Behind the Beat: The Role of Black Producers in Music Evolution

In BET's new series, 'Behind the Beat,' we're exploring the unsung heroes behind the sound of artists who shaped the sounds of hip-hop and R&B.

Over the past several decades, pop culture has usually pushed the artist to the forefront when discussing the rich history of Black music in America. When discussing influential genres, including R&B and hip hop, acknowledging the significance of producers in shaping the evolution of these sounds is just as important. Looking back into the earlier forms of Black music that inspired those genres, it’s important to highlight the contributions of W.C. Handy. Known as the “Father of the blues,” Handy was the first to publish Blues music.

The genre's popularity would evolve into what’s now referred to as rhythm and blues near the 1940s and early 1950s. Around that time, Louis Jordan’s 1944 hit song “Is You Is or Is You Ain’t My Baby” became what many would consider a foundation for what would eventually become R&B. Music journalist Jerry Wexler first coined the term as a marketing term to promote pioneers of the genre including Ray Charles, the Drifters and Ruth Brown during his time at Atlantic Records.

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However, the genre would reach cross-over popularity nationally and internationally thanks to Motown Records. The iconic Detroit-based record company started by songwriter/producer/entrepreneur Berry Gordy Jr. With a creative process inspired by the assembly line approach taken at automotive manufacturing plants, the label had a powerful in-house collective of hit-making producers who would shape R&B even further. Other genres would evolve from R&B, including soul, funk and later on disco.

Smokey Robinson was making hits for The Miracles, Mary Wells and The Temptations when he wasn’t doing his own solo recordings. Meanwhile, other producers who helped Motown reach chart-topping dominance Norman Whitfield, Holland-Dozier-Holland (Lamont Dozier, Brian Holland and Eddie Holland), Ashford & Simpson, Frank Wilson and many more. Other recording artists/producers/songwriters on the label like Stevie Wonder and Marvin Gaye would change the trajectory of R&B well into the 70s and early 80s.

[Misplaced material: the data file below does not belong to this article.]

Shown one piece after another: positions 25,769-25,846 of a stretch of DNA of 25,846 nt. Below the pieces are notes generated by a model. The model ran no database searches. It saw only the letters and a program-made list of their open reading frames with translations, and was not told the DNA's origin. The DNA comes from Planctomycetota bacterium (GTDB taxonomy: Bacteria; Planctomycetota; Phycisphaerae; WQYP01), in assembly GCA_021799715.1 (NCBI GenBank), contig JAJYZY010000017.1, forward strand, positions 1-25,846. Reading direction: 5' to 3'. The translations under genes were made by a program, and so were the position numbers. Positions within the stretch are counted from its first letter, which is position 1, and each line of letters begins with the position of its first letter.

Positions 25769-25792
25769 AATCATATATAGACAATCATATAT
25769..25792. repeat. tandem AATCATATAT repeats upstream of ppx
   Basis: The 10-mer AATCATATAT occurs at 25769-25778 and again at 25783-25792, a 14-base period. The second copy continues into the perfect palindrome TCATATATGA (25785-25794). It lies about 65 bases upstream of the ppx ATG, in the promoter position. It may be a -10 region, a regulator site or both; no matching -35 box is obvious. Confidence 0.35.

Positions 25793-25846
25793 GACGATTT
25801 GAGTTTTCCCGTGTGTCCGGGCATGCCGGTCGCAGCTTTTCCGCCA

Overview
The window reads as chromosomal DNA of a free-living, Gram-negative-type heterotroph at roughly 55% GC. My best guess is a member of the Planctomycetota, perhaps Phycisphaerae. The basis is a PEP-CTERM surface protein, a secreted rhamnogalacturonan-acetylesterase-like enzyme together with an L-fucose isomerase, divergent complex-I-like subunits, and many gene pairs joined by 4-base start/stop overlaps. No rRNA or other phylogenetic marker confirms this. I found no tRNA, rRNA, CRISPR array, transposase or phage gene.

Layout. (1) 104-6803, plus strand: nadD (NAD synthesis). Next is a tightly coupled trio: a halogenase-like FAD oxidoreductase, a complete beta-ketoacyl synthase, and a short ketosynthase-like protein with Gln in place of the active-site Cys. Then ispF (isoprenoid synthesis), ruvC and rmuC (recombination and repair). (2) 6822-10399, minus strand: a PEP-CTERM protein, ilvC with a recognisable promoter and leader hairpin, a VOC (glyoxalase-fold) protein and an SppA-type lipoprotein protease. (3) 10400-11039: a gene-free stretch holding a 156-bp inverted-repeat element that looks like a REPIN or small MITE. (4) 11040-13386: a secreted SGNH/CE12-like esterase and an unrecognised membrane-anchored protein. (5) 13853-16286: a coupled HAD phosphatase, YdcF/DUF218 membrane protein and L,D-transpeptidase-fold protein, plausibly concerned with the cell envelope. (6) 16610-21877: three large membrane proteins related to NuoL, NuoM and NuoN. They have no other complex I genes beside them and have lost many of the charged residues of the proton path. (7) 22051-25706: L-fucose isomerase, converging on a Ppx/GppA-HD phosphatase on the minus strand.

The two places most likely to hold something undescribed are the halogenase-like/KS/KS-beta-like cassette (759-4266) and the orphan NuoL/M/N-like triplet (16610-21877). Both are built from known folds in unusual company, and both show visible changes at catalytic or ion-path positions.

Willie Mitchell produced the biggest R&B song of the 70s in Al Green’s classic “Let’s Stay Together” which ended up on Billboard’s Hot 100 for 16 weeks and topped the R&B charts for nine. Heading into the late 70s, Quincy Jones had already spent the past several decades as a musical pioneer in jazz. His most defining work in pop music would become the successful three-run album with pop icon Michael Jackson through Off The Wall, Thriller, and Bad.

By then, Jamaican immigrant and DJ Clive Campbell had already been throwing parties in The Bronx under DJ Kool Herc, setting the stage for a production technique that would shape the sound of early hip hop during the late 70s. Eventually, this would give rise to notable producers in the genre such as Larry Smith, Marley Marl, Mantronix and Prince Paul, among others. Most of these producers in hip hop sampled everything from disco to R&B from decades prior. R&B reached new pop music heights as Janet Jackson pushed R&B and mainstream boundaries herself with producer protegees Jimmy Jam & Terry Lewis.

By the time the late ‘80s hit into the '90s, Dr. Dre would lay the groundwork for early gangster rap by sampling George Clinton and Parliament Funk. Once the 90s were in full swing, both R&B and hip-hop began to inspire one another musically. There isn’t a better example than Teddy Riley, who introduced new jack swing to both genres. Other producers who would be key to the fusion of both genres include Jermaine Dupri, Sean “Diddy, Love, Puffy” Combs, The Neptunes and Timbaland. The fusion of the two sounds would lead to influential moments that are still felt today, even in unrelated genres of music.

Regarding more traditional takes on R&B, producers Babyface, Bryan-Michael Cox, Raphael Saadiq, Raphael Saadiq, Dallas Austin and more would ensure the genre’s raw essence remained. Established heartbeats of hip hop were maintained through producers such as DJ Premiere, Pete Rock, RZA, Q-Tip, J Dilla, and Large Professor, among others as the new century pushed into the 2000s, producers like Kanye West, Swizz Beatz, Mannie Fresh, Lil Jon, and much more.

With the rise of digital culture leading into the 2010s, many top-ranking R&B and hip-hop producers began to emerge from creative hubs like Atlanta through Metro Boomin and Mike WiLL Made-It and Toronto like Boi-1da. DJ Mustard even led to a sonic resurgence for regional West Coast production.

Stepping into the future, it's essential to recognize and celebrate producers who have shaped music and influenced culture and even our ways of expression. Their sonic innovations continue to resonate, bridging generations and uniting us through the universal language of music.

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